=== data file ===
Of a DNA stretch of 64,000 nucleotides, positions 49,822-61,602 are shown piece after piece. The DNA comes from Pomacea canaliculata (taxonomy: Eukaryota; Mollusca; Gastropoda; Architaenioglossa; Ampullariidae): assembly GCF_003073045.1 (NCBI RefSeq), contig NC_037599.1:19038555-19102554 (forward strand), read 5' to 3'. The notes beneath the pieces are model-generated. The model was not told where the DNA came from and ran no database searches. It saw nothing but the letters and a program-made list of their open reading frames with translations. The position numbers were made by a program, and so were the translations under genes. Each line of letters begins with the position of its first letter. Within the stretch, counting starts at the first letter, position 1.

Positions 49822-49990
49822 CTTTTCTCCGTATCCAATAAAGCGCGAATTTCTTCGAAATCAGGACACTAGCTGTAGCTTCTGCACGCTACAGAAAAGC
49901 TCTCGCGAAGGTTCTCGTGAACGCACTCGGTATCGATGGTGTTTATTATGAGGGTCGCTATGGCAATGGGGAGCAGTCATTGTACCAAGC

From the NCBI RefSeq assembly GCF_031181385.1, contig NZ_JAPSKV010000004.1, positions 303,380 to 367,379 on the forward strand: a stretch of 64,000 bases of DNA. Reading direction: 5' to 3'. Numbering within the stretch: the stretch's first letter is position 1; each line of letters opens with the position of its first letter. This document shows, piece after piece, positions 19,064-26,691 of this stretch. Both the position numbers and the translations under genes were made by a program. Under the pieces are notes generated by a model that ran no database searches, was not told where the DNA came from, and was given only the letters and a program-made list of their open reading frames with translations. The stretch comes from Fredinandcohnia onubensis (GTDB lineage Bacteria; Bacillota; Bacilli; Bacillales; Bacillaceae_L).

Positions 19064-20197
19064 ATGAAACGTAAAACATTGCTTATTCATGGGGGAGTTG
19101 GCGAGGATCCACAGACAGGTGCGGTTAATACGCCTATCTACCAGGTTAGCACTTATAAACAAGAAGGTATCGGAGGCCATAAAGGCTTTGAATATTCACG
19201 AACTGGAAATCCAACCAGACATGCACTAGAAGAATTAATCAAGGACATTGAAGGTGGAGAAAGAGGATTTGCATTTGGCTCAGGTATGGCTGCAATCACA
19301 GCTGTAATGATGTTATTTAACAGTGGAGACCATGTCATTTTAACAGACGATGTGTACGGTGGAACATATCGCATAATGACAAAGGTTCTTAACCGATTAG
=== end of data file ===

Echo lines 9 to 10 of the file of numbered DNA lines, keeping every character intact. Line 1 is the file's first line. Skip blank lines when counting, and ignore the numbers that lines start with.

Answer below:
19201 AACTGGAAATCCAACCAGACATGCACTAGAAGAATTAATCAAGGACATTGAAGGTGGAGAAAGAGGATTTGCATTTGGCTCAGGTATGGCTGCAATCACA
19301 GCTGTAATGATGTTATTTAACAGTGGAGACCATGTCATTTTAACAGACGATGTGTACGGTGGAACATATCGCATAATGACAAAGGTTCTTAACCGATTAG